Ineffective School Management Committees Breeding Decline In Education Standards

SMCs are legitimate bodies provided for in the Education Act 2008, but the neither exist or are not active

Audio 6

Ineffective school management committees (SMCs) are abetting decline in education standards in the Rwenzori region.

SMCs are legitimate bodies provided for in the Education Act 2008.  They comprise of seven members who include parents, local government representatives, school staff and old boys/girls.  The committees act as educational policy-making bodies for the schools and work together with head teachers to provide services that ensure quality teaching and learning.

However in some of the schools in the region, the SMCs are either non-existent or not performing their roles, giving a rise to teacher absenteeism, poor management of schools and embezzlement of school funds.

In 2013, a report by the Dutch agency SNV indicated that the declining academic standards of Universal Primary Education (UPE) schools were largely due to teacher absenteeism caused bypoor inspection of schools, as well as ineffective school management committees.

The report further states that the problem is so serious that teacher absenteeism in Uganda is ranked the highest in the world at 35%, with teachers guaranteed to miss at least two days of work each week.

In Kyenjojo district, out of the 30 primary schools in the district, only 6 schools have active SMCs.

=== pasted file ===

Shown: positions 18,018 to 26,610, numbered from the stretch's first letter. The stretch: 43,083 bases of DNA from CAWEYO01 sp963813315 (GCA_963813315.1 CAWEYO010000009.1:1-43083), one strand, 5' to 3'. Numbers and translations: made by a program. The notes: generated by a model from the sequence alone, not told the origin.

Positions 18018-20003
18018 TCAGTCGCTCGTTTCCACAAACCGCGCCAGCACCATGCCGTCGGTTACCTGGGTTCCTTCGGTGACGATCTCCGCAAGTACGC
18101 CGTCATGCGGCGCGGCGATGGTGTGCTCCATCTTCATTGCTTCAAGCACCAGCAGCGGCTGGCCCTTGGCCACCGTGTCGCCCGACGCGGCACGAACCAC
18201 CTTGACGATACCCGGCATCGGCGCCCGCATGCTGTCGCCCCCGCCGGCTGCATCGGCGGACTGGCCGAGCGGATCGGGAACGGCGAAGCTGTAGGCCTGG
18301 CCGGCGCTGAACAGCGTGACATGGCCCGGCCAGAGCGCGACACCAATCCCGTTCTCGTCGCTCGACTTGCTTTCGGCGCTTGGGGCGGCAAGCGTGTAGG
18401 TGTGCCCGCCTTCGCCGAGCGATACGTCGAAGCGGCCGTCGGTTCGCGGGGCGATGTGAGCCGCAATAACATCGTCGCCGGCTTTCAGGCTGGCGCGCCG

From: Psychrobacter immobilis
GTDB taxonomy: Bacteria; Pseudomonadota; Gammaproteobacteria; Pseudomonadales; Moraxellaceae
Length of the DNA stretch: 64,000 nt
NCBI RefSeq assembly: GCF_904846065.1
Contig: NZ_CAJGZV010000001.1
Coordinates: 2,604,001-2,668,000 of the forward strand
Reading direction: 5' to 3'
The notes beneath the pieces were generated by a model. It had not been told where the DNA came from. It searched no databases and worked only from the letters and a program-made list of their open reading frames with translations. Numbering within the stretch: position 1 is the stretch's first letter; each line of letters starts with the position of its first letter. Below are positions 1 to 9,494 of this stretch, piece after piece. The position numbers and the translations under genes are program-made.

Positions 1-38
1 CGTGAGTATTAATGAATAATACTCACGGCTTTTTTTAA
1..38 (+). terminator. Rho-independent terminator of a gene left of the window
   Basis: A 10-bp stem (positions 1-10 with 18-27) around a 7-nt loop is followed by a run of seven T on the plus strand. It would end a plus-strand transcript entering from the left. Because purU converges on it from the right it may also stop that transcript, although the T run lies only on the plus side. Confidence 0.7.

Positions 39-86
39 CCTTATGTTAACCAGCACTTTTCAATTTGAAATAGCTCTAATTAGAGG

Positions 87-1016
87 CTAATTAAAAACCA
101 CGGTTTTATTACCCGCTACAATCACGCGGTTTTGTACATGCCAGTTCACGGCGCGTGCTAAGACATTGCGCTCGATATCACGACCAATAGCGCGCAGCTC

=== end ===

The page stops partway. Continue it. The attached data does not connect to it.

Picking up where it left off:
Gerald Tumwine, the former chairperson of Butiti Primary School management committee says that the school has in the past been performing better , but has not recorded a single pupil in division one, over the last two years due to teacher absenteeism.

Tumwine explains that the school does not have a committee following the resignation of his executive over the alleged mismanagement of the school funds. He accuses the school administration of misappropriating money contributed by parents for the development of the school and failing to give the SMC any accountability for the funds for the past two terms.

//Cue in: “we stopped doing our wok…

Cue out: “…children sitting on the floor.”//

Ronald Businge, the acting district inspector of schools officer Kyenjojo admits that the lack of SMCs is partly to blame for the poor education standards and has affected completion of the syllabus in some schools.

Businge states that teacher absenteeism has increased from 45 percent to 65 percent in the past since some teachers have taken advantage of the absence of the committees to dodge classes.

In Bundibugyo district, records from the district education department indicate out of the twenty schools, only three have active committees.

Moses Mugisa, the district education officer says some roles previously done by the committees have been taken over by teachers. He cites the collection and management of money for lunch from the parents.   

//Cue in; “schools with literate members…

Cue out: “…poor performance of schools.”//